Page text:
I’ve been sick for five days now, but I’ve enjoyed my time away from school, even so, and did a great though slow and medicinally enhanced walk yesterday. After I hit “PUBLISH” on this post I’m going to endeavour to get my sorry carcass out there to hit the magic number 50. It’s sunny and enticing, too good a Sunday to waste. I set a vague goal of 100 outings for my year here but at this rate I should exceed that.
Meanwhile I need a break from Korea, and you probably do as well, so it’s back to Switzerland today for a trip to my favourite part of the country. Before I lost my last job I had big dreams of a multi-nation walk for 2012: five countries in depth plus some Summer recuperation in Switzerland. It’s weird how things turn out. Now I’m sitting on the floor in South Korea, a place I’d never considered visiting, let alone living in.
But now I’m starting to think seriously about a Big Walk for 2013. Luckily I brought about a dozen maps and guidebooks from Australia, and I’ve started doing some serious scribbling in the notebook I carry everywhere. All going well, I hope to do at least four of those countries, plus the break in Switzerland.
I was only there a couple of days last time, but it’s my trip to Lugano — and especially the second day — I think of most often when I recall Switzerland, and think about going back in the Summer to see — and walk — it properly…
Sarah got home from work in a bit of a state. “Ian, are you packed? We have to leave now! There’s a bad snow storm coming!”
The sky was grey and surly, but it always looked grey and surly. I made some smart-arse remark and she repeated “Hurry up!” as she grabbed clothes from the cupboard and flung them towards a bag. “We have to go! They might close the roads and we won’t be able to get there!”
We ran around frantically like that for a while, and up and down the stairs throwing stuff in her car, and before long we were on the road south.
Sarah lived in Cham, between Zurich and Lucerne, in the Swiss-German heartland. This was to be my first taste of Canton Ticino and the Italian-speaking part of the country, where she’d spent some time growing up. Switzerland to me is three countries, maybe four, and I’d heard good things about “Italy” already. We drove through one of the longest tunnels in the country and successfully outran the storm.
Sarah’s parents had a small and stylish holiday apartment in the hills above the city. Next day we got started early. The roads would be icy, so we waited for a bus…
..while the snow came down in the forest across the road:
It was very, very cold. We waited a long time. No bus. “These bloody Italians!” said Sarah. I’d never experienced a late bus — a late anything — in Switzerland till that day.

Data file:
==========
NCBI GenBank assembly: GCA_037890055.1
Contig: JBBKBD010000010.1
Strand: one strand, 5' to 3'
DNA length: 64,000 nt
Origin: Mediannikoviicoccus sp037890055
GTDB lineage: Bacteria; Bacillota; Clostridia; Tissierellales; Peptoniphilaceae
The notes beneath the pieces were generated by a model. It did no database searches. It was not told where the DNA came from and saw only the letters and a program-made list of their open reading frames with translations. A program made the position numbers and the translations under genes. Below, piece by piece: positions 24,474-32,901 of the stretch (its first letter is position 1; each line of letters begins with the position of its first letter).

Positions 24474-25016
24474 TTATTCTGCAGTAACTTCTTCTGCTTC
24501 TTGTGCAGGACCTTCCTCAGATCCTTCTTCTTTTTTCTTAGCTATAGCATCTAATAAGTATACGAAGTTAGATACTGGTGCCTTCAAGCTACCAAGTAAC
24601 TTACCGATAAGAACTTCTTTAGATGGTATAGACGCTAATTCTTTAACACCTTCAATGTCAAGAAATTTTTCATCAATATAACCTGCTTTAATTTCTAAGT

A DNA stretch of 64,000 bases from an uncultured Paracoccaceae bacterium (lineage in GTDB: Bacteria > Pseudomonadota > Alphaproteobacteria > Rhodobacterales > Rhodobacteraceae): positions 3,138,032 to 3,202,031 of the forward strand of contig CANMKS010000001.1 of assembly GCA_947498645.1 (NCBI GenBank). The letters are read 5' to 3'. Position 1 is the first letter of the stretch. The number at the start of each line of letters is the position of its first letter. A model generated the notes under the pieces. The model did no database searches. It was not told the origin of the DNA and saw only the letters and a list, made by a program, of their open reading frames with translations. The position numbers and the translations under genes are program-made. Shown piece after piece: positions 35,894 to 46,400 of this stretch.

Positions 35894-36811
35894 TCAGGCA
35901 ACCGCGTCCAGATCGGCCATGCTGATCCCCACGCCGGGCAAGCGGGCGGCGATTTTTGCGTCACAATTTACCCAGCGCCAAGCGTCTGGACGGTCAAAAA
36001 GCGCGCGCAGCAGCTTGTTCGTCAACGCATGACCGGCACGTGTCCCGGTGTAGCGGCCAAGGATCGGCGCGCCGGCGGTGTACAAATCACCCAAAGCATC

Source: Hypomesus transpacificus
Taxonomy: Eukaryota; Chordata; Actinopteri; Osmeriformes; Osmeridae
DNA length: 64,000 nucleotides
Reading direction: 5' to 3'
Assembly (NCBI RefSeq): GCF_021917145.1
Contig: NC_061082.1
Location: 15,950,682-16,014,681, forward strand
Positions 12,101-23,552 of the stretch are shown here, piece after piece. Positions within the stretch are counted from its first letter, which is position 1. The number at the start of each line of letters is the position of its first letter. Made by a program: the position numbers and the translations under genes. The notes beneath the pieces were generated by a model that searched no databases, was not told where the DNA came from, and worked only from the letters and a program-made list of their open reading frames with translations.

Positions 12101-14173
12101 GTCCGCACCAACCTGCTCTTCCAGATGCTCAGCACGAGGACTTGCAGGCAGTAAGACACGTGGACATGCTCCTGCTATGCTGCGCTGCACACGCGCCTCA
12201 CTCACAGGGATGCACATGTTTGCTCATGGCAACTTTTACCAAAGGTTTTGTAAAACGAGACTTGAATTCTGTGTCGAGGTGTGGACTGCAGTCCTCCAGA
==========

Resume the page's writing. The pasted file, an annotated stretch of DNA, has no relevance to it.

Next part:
At last we gave up waiting, Sarah retrieved her car — which had ice on the inside — and we drove into town, offering a ride to an old woman who’d been waiting with us. We passed the bus as we wound cautiously down the narrow roads.
With the possible exception of bone-chillingly freezing Neuchâtel, Lugano that day was the coldest city I’d ever endured. Sarah endeavoured to give me a tour, and even struggling with the cold, the falling snow and the icy wind blowing off Lake Lugano, the beauty and history were obvious.
We hid in a cafe for a spell, warming up, and I was delighted to see her order in Italian. These Europeans: she spoke at least four languages, and all I’d picked up in the country was severe frostbite and a smattering of Swiss-German greetings.
Somewhat restored, we resumed stomping through the snow. Sarah really wanted me to see this place for which she had a lot of understandable affection, and we struggled valiantly on, perhaps the only tourists abroad that miserable day.
There were glimpses of a balmier city buried beneath the snow:
At last, though, we retreated to that beautiful apartment. Here’s the reflection in a service station window on the way back:
That evening we had a great dinner. In the local shop I managed to feel like an idiot in yet another language, but emerged at last with fresh-baked bread, cheese, wine and beer, everything unbelievably cheap, and through some magical process I never really understood, prices were further slashed if you revealed that you were “local”.
Before it got dark, though, I went off by myself to explore the amazing “old town” on the hillside behind the apartment. Honestly, I was in heaven. I can’t wait to go back some day with a good camera and in more temperate conditions.
I climbed up those lovely alleyways (writing this, I realise that I’m still spending my weekends climbing up hillside alleyways) for an hour, trying not to get myself too lost, hoping the weather would, as Sarah assured me it would, improve tomorrow so I could do some real exploration.
I decided to get up early to see some more of these ancient buildings and stone walls, and as night seeped through the cloud I headed down past the local cemetery…
..to the warmth, and the wine, in the apartment…
~ And that’s all the Goat wrote